Here's Emma’s experience: “My compensation in-house ties directly to company performance as well as my individual performance. At a law firm, it didn’t matter if I billed more hours than someone else my year, or completed some really complex and challenging transaction. My whole class received the same pay increase. Further, the in-house equity compensation program makes me feel a deeper level of investment in the company.”
What positives does firm life offer that an in-house position may not?
E.P. Dine: As a lawyer at a law firm you are a revenue generator, whereas you are part of a “cost center” at a company. At a law firm this often means more resources and support staff, continuous opportunities for training and development, and potentially more stability. You may also have more visibility as to your career path (associate, counsel, partner).
Law firms provide the opportunity to work with, and learn from, experienced legal experts. There is always someone down the hall who can help you work through the legal complexities of a difficult issue you are facing. This may not be the case in-house. In-house you may be the only lawyer, or one of very few, and calling outside counsel for help will result in a cost to the company.
Although law firm lawyers work notoriously unpredictable and long hours, they typically have more flexibility during the day than lawyers at companies. In-house culture sometimes requires more face-time. At a company, you are generally expected to be readily accessible to your clients during business hours. You’ll have fewer attorneys available to cover work in your absence too.
What are in-house employers looking for? What type of person is best suited to working in-house?
E.P. Dine: Employers are typically looking for candidates with strong law firm training. There is very little “formal” training once you move in-house, so employers want to hire candidates who have strong time and project management skills, who are clear and effective communicators, are skilled at drafting and negotiating and have dealt directly with clients. They are looking for attorneys with excellent judgment, maturity and the ability to have a commercial mindset. Industry and relevant subject matter experience are also desired.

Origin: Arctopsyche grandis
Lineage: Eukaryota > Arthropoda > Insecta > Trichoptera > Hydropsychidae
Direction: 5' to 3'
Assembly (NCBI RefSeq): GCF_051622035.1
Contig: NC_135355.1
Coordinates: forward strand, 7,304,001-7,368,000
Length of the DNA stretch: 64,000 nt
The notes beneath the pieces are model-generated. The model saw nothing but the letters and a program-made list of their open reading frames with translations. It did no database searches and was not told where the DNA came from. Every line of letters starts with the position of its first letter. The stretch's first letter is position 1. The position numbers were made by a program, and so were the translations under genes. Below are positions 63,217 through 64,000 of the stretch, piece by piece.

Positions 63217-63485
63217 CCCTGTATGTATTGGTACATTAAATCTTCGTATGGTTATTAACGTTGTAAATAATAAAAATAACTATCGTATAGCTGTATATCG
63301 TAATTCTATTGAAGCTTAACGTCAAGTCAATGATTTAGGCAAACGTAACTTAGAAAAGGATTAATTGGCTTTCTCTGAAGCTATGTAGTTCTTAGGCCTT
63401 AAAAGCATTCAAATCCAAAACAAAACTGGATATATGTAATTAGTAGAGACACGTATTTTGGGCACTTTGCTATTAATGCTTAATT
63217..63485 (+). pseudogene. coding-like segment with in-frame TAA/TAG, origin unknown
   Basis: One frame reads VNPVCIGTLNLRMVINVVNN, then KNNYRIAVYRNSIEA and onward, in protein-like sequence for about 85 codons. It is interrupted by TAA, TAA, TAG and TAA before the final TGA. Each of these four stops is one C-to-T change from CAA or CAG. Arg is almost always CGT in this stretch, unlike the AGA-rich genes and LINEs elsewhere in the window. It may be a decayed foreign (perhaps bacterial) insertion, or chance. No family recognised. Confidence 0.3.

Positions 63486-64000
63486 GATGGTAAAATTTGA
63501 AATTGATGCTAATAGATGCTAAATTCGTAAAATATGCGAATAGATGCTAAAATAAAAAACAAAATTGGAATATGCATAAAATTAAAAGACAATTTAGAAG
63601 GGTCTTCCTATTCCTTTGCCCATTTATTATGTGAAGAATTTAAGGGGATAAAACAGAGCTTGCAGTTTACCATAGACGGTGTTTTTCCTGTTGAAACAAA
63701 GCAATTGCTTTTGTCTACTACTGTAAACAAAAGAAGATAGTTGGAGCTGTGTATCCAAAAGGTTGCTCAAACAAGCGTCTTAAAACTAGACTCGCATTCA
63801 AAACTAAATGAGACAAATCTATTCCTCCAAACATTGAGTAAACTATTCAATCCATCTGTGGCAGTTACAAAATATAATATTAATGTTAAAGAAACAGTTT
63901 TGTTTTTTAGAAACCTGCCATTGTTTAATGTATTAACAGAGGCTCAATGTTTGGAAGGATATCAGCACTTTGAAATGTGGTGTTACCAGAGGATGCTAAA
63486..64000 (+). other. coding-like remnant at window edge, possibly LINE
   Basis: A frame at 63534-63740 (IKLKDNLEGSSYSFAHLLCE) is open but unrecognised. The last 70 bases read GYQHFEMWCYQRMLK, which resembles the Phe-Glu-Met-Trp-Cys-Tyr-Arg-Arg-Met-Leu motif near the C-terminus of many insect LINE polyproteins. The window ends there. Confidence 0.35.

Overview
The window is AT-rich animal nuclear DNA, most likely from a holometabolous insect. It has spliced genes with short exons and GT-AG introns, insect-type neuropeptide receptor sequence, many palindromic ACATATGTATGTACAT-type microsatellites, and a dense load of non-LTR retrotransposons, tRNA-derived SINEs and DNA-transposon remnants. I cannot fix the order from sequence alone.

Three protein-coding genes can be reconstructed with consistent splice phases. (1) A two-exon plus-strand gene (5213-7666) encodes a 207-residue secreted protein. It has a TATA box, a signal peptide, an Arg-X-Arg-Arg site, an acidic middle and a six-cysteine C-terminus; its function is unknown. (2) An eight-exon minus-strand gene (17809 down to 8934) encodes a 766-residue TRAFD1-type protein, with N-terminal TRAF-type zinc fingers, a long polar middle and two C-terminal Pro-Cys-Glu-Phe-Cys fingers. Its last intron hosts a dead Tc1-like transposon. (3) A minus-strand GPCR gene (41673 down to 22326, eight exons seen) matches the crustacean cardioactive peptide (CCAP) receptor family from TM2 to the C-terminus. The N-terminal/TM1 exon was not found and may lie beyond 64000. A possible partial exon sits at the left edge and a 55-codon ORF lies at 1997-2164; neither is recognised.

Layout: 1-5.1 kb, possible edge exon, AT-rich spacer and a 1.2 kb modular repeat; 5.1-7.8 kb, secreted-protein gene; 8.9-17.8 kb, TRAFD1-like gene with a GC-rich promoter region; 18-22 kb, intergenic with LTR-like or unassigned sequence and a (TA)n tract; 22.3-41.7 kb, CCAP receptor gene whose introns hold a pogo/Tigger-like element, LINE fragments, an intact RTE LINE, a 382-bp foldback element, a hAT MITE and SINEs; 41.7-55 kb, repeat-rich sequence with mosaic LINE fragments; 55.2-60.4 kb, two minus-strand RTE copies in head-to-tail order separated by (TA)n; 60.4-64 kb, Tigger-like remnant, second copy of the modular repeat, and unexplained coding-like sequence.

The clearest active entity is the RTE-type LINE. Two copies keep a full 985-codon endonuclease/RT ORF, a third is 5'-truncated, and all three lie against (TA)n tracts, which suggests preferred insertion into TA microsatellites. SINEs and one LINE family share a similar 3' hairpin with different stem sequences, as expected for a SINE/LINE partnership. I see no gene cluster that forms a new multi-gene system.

“Once you move in-house, clients are coming to you directly for a decision based on the information available, often without the benefit of time to research a topic.”
In order to be an effective in-house lawyer, an attorney must be resourceful, team-oriented, confident and pragmatic. The person best-suited to working in-house is comfortable with uncertainty and making decisions. There is a certain comfort in the checks and balances that come with the hierarchical nature of law firm structure. Once you move in-house, clients are coming to you directly for a decision based on the information available, often without the benefit of time to research a topic. You have to develop strong relationships with businesspeople and gain their trust by not falling into the trap of being the “no” person. Rather you must be the person who balances risks with business demands and tries to find a way to get the deal done. An ivory tower approach will not fly in-house.
According to Emma, “[A] team player that can jump in, ready to add value in any way possible, is a great person for in-house life. As you build relationships in-house and gain a reputation for being helpful and hardworking, people start coming to you for guidance and assistance on really interesting things, both legally and strategically. You become an asset and people will value and respect your opinion. You don’t simply have respect because you are a law firm associate from a well-recognized firm.”
If an associate thrives on deal work (is a “deal junkie”), there are not as many in-house opportunities that can offer the deal flow that a law firm can. On the litigation side, if you prefer legal strategy and managing cases (rather than putting the papers together and arguing in court) you will probably prefer working in-house.
In your experience, what stops people from lateralling in-house?
E.P. Dine: Compensation, inertia, fear of the unknown, timing. Associates are often wary of moving in-house “too soon”, or if they are more senior, want to wait out partnership decisions prior to considering an in-house move. Some associates are hesitant to work autonomously and under minimal supervision, especially if they feel they haven’t accumulated the necessary experience yet.